Space Thief Or Hero? One Man's Quest To Reawaken An Old Friend07:46

Early days: NASA's International Sun-Earth Explorer C (also known as ISEE-3 and ICE) was undergoing testing and evaluation inside the Goddard Space Flight Center's dynamic test chamber when this photo was snapped in 1976. (NASA)
Early days: NASA's International Sun-Earth Explorer C (also known as ISEE-3 and ICE) was undergoing testing and evaluation inside the Goddard Space Flight Center's dynamic test chamber when this photo was snapped in 1976. (NASA)

More than 30 years ago, Robert Farquhar stole a spacecraft.

Now he's trying to give it back.

The green satellite, covered with solar panels, is hurtling back toward the general vicinity of Earth, after nearly three decades of traveling in a large, looping orbit around the sun.

If Farquhar, a former mission design specialist for NASA, gets his way, the agency will command the spacecraft to fire its thrusters, veer close to the moon, and slip back into the spot where it was intended to be when it was launched in 1978 — and where it was when Farquhar and his accomplices "borrowed" it.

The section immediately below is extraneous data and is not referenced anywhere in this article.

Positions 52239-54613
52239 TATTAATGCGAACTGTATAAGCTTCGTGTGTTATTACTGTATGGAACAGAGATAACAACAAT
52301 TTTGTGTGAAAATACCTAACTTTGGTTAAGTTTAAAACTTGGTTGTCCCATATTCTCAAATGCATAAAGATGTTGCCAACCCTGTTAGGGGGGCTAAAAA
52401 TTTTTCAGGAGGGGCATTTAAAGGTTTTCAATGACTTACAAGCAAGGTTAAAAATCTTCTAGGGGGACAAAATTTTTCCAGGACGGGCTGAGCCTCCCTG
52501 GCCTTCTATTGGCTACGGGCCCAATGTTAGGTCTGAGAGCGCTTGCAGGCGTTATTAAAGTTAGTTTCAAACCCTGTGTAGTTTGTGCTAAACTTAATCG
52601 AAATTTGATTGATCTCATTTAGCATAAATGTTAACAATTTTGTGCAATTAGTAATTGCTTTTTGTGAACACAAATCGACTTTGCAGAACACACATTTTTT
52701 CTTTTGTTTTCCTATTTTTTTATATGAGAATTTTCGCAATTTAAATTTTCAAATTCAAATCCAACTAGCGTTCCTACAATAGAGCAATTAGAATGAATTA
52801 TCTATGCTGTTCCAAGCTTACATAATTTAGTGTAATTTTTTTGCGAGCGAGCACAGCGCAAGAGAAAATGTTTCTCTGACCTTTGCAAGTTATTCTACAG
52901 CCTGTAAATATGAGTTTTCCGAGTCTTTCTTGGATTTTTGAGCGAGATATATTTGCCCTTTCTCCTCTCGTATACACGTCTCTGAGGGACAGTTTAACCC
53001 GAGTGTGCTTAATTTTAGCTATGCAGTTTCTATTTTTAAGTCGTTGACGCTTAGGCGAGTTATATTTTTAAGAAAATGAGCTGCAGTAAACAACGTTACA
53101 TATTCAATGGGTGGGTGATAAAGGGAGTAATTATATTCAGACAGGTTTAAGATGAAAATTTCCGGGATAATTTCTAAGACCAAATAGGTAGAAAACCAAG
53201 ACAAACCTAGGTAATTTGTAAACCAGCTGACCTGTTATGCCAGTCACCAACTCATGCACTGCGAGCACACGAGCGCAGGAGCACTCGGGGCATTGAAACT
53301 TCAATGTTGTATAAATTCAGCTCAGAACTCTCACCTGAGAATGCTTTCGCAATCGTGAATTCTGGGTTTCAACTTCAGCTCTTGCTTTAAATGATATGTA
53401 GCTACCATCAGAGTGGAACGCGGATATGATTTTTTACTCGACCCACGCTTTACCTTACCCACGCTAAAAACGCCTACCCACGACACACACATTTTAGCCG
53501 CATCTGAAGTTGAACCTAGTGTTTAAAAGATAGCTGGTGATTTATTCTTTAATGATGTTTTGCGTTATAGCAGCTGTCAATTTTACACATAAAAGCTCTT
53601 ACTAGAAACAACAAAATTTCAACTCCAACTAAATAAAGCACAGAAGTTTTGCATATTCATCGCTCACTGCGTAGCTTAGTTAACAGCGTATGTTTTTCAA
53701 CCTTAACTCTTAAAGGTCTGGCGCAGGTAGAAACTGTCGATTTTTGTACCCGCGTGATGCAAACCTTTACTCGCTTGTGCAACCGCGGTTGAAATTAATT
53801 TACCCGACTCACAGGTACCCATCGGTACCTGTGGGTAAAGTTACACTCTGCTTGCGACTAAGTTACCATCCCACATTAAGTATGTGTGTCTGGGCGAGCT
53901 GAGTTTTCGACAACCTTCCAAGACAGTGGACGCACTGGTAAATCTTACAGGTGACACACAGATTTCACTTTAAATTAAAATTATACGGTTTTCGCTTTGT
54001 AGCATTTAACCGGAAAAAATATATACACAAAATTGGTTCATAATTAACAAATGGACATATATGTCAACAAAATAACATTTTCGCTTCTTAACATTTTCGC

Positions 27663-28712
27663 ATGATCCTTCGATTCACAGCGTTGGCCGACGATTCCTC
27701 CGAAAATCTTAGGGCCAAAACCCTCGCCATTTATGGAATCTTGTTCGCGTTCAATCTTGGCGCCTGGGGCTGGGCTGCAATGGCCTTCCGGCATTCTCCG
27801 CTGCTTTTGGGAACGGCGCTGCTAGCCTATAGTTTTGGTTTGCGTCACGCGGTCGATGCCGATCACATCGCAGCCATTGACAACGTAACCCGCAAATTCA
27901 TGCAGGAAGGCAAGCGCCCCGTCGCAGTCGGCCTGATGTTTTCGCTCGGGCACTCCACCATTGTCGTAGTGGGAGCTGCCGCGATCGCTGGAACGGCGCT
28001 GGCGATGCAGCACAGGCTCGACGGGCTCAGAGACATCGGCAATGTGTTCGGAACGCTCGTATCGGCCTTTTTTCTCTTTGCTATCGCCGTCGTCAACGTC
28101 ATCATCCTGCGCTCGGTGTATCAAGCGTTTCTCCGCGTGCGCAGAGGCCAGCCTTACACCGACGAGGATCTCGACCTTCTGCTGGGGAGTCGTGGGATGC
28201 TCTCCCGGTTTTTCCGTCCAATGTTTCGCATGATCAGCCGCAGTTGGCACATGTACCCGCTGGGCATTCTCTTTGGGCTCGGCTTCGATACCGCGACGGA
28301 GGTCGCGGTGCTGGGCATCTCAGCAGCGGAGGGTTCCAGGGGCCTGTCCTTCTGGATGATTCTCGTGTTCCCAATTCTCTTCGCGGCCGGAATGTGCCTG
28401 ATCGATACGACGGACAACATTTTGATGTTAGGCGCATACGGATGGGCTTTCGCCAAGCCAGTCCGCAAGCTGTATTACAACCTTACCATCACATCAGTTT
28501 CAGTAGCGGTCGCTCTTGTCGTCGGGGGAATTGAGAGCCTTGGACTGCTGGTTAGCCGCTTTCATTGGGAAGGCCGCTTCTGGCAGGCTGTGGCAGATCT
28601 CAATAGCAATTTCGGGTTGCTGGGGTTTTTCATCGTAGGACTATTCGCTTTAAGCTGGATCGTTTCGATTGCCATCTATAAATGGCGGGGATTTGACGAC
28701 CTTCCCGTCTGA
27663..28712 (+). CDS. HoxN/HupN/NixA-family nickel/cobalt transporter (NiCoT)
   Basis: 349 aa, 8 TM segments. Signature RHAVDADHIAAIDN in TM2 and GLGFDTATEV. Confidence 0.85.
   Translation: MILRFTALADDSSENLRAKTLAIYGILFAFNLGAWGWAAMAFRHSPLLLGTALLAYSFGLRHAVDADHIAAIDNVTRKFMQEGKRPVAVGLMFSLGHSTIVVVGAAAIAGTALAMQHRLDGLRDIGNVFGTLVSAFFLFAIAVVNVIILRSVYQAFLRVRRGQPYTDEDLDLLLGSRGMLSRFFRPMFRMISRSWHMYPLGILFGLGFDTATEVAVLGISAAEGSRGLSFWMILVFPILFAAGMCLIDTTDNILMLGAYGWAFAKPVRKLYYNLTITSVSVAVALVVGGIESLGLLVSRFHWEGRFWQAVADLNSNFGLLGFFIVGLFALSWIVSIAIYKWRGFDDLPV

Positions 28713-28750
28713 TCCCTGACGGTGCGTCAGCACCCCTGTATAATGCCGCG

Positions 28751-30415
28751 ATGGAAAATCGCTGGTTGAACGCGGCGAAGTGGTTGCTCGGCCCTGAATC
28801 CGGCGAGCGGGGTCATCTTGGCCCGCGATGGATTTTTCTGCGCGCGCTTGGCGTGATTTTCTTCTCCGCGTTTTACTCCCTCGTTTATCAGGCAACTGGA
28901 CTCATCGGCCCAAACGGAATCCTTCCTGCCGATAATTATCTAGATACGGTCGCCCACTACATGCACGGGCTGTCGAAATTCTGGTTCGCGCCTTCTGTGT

Whatever name it sailed under — International Sun-Earth Explorer 3, and International Cometary Explorer, among others --- this spacecraft has scored a number of firsts over the years, including the first comet flyby. (NASA Goddard Spaceflight Center)

Back in the 1980s, space agencies were racing to Halley's comet. But NASA wasn't going — officials said a comet mission was too expensive. That did not sit well with Farquhar, who had dreamed of achieving the first comet encounter ever.

So he figured out how to divert an existing satellite, called the International Sun-Earth Explorer-3 (ISEE-3), that was stationed between the Earth and the sun in an innovative halo orbit that he had pioneered.

Farquhar came up with a complicated trajectory that would let this spacecraft intercept a different comet called Giacobini-Zinner in September of 1985, months before the armada of other space probes would arrive at Halley's.

"We beat all the other countries of the world," recalls Farquhar. "The European Space Agency. The Russians. The Japanese."

President Reagan even sent him a congratulatory letter.

But some of the scientists who'd been using ISEE-3 to study things like solar wind were not amused by the comet caper.